A divided federal appellate court allowed Texas to at least temporarily block abortions during the coronavirus pandemic.
The 5th U.S. Circuit Court of Appeals ruled 2-1 on Tuesday to overturn a lower court's temporary restraining order against Texas Attorney General Ken Paxton's executive order halting abortion procedures. Paxton said his action was part of the state's broader order postponing non-urgent medical procedures.
On Monday, federal judges in Ohio and Alabama blocked similar abortion postponement moves by Republican officials in those states. There are similar orders in Iowa, Mississippi, and Oklahoma.
Under the Texas order, providers who violated the ban faced a $1,000 fine or 180 days of jail time.
Abbott and GOP officials in other states argued that a temporary ban on abortions was necessary to prioritize supplies and personal protective equipment for healthcare workers serving patients who may be infected with COVID-19.
The 5th Circuit panel ordered the Texas abortion providers who challenged Abbott's order—represented by the Center for Reproductive Rights, the Lawyering Project, and Planned Parenthood Federation of America—to file a response to Abbott's emergency motion for a stay by Wednesday morning.
In an unusual move, the appellate panel issued the stay before the plaintiffs had an opportunity to respond. Judge Jennifer Walker Elrod, a George W. Bush appointee, and Kyle Duncan, a Donald Trump appointee, were in the majority.
Judge James Dennis, a Bill Clinton appointee, dissented from the majority opinion. He wrote that he would deny the stay because the lower court had concluded that irreparable harm would result from allowing Abbott's executive order prohibiting abortions. He noted that Abbott's order exempted procedures that "would not deplete the hospital capacity or the personal protective equipment needed to cope with the COVID-19 disaster."
The cases challenging these state prohibitions on abortion during the pandemic could go quickly to the U.S. Supreme Court.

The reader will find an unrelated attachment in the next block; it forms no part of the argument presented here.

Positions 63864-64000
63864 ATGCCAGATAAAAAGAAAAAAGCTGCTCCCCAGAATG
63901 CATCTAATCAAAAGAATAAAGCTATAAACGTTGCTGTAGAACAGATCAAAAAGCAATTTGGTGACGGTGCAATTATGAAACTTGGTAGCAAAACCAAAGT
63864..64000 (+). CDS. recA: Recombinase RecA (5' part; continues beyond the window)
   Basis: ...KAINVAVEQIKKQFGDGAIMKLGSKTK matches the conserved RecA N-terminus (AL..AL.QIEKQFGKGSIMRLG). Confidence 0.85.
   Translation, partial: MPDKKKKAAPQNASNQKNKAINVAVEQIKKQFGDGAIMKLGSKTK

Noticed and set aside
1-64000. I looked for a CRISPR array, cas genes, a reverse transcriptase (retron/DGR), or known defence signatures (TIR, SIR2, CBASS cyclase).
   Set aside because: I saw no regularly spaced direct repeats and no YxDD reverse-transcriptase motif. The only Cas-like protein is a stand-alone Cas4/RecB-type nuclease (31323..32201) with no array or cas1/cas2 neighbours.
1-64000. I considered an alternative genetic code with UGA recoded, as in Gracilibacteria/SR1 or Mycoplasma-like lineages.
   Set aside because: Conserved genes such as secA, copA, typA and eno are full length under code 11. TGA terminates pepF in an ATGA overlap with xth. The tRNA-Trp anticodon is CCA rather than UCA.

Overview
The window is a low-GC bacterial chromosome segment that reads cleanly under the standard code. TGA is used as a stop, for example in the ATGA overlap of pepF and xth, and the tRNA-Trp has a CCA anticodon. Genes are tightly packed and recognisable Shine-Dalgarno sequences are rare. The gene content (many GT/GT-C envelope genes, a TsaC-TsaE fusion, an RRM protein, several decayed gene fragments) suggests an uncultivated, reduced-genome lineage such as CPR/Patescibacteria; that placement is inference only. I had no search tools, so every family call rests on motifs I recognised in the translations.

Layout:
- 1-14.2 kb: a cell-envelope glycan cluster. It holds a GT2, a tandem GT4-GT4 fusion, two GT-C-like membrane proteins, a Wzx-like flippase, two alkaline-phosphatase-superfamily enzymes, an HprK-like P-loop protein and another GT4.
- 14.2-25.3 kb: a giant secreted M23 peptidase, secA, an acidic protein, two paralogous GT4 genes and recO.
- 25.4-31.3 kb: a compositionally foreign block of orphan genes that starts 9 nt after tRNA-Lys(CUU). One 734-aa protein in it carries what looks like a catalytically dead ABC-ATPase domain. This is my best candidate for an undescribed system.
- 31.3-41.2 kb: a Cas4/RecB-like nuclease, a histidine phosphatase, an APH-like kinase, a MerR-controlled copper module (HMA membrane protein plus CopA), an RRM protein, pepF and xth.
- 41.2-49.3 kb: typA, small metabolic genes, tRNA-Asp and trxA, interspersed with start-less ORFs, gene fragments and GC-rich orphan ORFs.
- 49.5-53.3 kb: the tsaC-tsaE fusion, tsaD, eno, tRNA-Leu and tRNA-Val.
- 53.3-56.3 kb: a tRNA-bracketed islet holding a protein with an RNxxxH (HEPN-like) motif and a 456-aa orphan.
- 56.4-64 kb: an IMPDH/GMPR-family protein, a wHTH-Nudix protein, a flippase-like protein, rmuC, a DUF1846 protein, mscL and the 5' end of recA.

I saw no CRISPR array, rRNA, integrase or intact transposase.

Abortion providers including Whole Woman's Health and Planned Parenthood sued to block the Texas policy on Monday. They said had to cancel hundreds of appointments for abortions.
They argued the restrictions violate the constitutional right to abortion set out by the Supreme Court in Roe v. Wade in 1973.
U.S. District Judge Lee Yeakel in Austin ruled Monday that Paxton's order "prevents Texas women from exercising what the Supreme Court has declared is their fundamental constitutional right to terminate a pregnancy before a fetus is viable."
Abortion rights supporters say GOP state officials who long have promoted anti-abortion policies are using the COVID-19 crisis as an excuse to implement an abortion ban.
"Abortion is essential health care, and it is urgent and time-sensitive," said Alexis McGill Johnson, acting president of the Planned Parenthood Federation of America, in a written statement. "While people everywhere are trying to survive the COVID-19 pandemic, politicians like (Texas) Gov. Abbott continue this perverse obsession with banning abortion."
The American College of Obstetricians and Gynecologists has said that abortion is an essential, time-sensitive procedure and that delaying it can profoundly affect a woman's life, health, and well-being.